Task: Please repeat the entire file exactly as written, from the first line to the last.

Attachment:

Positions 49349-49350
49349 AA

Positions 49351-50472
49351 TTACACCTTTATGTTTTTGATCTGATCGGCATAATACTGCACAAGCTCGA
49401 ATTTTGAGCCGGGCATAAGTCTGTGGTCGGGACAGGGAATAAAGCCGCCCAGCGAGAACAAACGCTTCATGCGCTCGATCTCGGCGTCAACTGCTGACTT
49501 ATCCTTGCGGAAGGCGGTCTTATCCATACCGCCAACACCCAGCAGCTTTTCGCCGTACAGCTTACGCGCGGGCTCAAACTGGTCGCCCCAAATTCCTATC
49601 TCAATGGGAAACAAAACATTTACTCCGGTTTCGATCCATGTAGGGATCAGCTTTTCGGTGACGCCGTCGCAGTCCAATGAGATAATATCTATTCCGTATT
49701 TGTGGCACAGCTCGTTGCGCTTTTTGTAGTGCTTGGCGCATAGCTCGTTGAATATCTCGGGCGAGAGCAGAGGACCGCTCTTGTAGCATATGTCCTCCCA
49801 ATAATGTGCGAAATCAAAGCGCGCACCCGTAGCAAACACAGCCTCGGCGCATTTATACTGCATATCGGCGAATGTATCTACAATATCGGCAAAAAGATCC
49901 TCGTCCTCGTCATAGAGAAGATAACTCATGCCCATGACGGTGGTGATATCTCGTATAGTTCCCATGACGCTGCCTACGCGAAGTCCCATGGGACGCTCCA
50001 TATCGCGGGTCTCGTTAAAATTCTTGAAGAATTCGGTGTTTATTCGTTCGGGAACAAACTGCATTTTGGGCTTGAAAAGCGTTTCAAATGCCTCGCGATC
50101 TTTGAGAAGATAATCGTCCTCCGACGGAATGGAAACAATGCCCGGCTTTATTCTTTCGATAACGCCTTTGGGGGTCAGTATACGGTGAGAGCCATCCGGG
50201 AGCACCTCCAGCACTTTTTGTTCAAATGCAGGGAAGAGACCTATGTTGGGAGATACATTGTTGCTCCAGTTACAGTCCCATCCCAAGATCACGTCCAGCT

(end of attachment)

Positions 49349-49350
49349 AA

Positions 49351-50472
49351 TTACACCTTTATGTTTTTGATCTGATCGGCATAATACTGCACAAGCTCGA
49401 ATTTTGAGCCGGGCATAAGTCTGTGGTCGGGACAGGGAATAAAGCCGCCCAGCGAGAACAAACGCTTCATGCGCTCGATCTCGGCGTCAACTGCTGACTT
49501 ATCCTTGCGGAAGGCGGTCTTATCCATACCGCCAACACCCAGCAGCTTTTCGCCGTACAGCTTACGCGCGGGCTCAAACTGGTCGCCCCAAATTCCTATC
49601 TCAATGGGAAACAAAACATTTACTCCGGTTTCGATCCATGTAGGGATCAGCTTTTCGGTGACGCCGTCGCAGTCCAATGAGATAATATCTATTCCGTATT
49701 TGTGGCACAGCTCGTTGCGCTTTTTGTAGTGCTTGGCGCATAGCTCGTTGAATATCTCGGGCGAGAGCAGAGGACCGCTCTTGTAGCATATGTCCTCCCA
49801 ATAATGTGCGAAATCAAAGCGCGCACCCGTAGCAAACACAGCCTCGGCGCATTTATACTGCATATCGGCGAATGTATCTACAATATCGGCAAAAAGATCC
49901 TCGTCCTCGTCATAGAGAAGATAACTCATGCCCATGACGGTGGTGATATCTCGTATAGTTCCCATGACGCTGCCTACGCGAAGTCCCATGGGACGCTCCA
50001 TATCGCGGGTCTCGTTAAAATTCTTGAAGAATTCGGTGTTTATTCGTTCGGGAACAAACTGCATTTTGGGCTTGAAAAGCGTTTCAAATGCCTCGCGATC
50101 TTTGAGAAGATAATCGTCCTCCGACGGAATGGAAACAATGCCCGGCTTTATTCTTTCGATAACGCCTTTGGGGGTCAGTATACGGTGAGAGCCATCCGGG
50201 AGCACCTCCAGCACTTTTTGTTCAAATGCAGGGAAGAGACCTATGTTGGGAGATACATTGTTGCTCCAGTTACAGTCCCATCCCAAGATCACGTCCAGCT